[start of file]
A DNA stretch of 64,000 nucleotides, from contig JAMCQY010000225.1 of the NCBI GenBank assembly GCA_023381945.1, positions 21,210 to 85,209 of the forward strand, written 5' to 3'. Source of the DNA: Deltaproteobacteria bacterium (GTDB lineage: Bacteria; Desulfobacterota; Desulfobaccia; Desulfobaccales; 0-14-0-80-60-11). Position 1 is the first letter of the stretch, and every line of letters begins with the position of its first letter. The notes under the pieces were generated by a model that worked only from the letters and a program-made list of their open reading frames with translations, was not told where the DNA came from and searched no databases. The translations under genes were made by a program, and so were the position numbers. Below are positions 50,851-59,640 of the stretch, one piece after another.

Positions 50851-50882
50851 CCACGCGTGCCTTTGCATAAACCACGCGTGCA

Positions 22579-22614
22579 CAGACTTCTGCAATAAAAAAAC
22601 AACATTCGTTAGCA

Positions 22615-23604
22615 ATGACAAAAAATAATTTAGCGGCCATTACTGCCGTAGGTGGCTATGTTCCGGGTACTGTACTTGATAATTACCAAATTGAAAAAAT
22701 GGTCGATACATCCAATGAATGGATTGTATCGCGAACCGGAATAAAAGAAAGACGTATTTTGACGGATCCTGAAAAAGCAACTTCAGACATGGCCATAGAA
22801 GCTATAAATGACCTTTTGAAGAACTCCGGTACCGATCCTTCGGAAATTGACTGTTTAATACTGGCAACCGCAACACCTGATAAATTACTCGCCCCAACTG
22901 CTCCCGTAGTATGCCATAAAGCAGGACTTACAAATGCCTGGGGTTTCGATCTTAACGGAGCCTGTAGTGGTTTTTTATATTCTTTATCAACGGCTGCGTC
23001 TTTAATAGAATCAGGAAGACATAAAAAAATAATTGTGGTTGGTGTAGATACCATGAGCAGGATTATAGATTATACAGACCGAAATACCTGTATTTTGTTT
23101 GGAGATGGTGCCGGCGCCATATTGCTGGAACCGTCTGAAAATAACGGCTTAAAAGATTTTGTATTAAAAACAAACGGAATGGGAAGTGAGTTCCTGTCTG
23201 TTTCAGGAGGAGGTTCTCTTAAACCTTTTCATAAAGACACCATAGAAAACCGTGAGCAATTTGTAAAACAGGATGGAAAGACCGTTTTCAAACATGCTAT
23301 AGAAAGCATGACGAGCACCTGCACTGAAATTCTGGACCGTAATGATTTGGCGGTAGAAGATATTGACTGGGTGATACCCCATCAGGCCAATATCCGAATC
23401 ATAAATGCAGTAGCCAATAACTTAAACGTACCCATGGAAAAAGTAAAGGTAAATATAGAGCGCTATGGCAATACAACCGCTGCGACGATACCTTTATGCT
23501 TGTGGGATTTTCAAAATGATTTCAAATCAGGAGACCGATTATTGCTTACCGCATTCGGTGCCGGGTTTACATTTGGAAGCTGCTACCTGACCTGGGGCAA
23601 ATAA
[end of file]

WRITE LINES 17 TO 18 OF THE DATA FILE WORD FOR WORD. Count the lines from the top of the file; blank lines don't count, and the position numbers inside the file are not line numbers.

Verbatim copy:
23501 TGTGGGATTTTCAAAATGATTTCAAATCAGGAGACCGATTATTGCTTACCGCATTCGGTGCCGGGTTTACATTTGGAAGCTGCTACCTGACCTGGGGCAA
23601 ATAA